Even in recent times, Adebayor has managed to stay relevant, but perhaps as expected, for all the wrong reasons. Shortly upon returning to his home in Lomé, from Paraguay (where he was plying his trade for Olimpia), the first cases of Covid-19 were detected in Togo. This led to people pointing him out as the cause of spread, and as always, Adebayor became a target for huge amounts of criticism. While he most probably wasn’t the source for the spread, it didn’t help his cause that he went out publicly on social media making it clear he wouldn’t donate anything towards the efforts against the Coronavirus, despite being one of Togo’s richest men.
Ultimately though, Adebayor pretty much put Togo on the map for a large number of foreigners, who without his success most likely wouldn’t even have known of the nation’s existence. He also paved the way for future generations of Togo talent in the football industry, and despite what the media likes to paint of Adebayor, he has supported several foundations and charity-related projects in his homeland, mainly focused on the wellbeing of the unprivileged youth in Togo.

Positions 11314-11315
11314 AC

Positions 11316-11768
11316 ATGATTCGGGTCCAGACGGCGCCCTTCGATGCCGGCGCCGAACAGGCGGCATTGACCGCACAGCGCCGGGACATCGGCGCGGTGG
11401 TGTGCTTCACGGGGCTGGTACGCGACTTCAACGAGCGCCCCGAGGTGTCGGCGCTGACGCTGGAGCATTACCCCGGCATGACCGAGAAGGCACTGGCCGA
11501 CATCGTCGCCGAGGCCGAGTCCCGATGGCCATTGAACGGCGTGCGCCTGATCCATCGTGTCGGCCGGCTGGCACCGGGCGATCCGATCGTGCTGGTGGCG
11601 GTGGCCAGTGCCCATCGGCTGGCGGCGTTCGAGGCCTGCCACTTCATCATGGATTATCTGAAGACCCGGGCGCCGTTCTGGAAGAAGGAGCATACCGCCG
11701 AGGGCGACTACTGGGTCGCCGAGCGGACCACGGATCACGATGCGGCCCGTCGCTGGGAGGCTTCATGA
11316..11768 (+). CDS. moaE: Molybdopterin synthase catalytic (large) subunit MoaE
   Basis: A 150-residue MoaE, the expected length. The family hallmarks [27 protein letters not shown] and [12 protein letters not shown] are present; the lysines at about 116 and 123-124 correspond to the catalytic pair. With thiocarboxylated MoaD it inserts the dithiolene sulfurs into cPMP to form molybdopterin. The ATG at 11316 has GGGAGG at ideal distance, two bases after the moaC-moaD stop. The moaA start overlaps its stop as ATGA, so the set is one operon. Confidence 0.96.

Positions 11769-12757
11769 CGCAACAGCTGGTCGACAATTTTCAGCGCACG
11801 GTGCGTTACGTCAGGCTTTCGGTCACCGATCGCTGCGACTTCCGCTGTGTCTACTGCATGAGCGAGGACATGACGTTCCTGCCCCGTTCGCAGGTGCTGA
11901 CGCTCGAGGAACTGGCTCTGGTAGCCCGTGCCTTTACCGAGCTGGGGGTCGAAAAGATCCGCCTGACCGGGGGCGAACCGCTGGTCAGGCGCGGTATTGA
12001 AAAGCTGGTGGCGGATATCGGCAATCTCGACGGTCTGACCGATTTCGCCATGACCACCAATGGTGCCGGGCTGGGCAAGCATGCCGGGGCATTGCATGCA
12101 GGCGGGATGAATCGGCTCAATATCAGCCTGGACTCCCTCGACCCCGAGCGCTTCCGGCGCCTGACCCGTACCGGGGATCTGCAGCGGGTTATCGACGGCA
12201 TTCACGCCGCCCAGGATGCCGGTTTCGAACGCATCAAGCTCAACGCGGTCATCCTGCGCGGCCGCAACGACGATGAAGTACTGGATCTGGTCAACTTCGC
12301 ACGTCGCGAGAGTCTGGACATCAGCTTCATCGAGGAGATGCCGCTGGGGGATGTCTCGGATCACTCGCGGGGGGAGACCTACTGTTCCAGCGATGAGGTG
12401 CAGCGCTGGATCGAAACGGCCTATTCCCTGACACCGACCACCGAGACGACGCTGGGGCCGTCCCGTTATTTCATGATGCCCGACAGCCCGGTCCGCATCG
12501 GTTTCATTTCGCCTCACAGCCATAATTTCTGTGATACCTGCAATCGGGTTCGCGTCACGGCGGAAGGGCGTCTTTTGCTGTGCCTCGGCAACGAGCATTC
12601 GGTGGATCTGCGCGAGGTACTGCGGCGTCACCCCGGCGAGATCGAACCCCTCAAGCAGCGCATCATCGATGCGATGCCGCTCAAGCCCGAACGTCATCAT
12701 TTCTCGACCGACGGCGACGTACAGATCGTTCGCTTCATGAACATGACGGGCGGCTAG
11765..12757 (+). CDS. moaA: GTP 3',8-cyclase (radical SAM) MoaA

He is a man with many sides, often with the feeling of being misunderstood, a result of both his own actions and the image the media applied to him. Some of his achievements are just too great to ignore though because let’s be honest, only someone with the mentality of Sheyi Emmanuel Adebayor can take himself from one of the most poverty-stricken areas in the world to becoming a global superstar with financial freedom like few others with his upbringing. As Togo’s all-time top scorer, a winner of African POTY, and having represented and scored for some of the biggest clubs in the world, Adebayor has left his mark on the beautiful game, but it is up to the beholder to recognise how negative or positive the mark that he left was.
Written by Alex TvC | Feature Image by tsevis on Flickr (cc)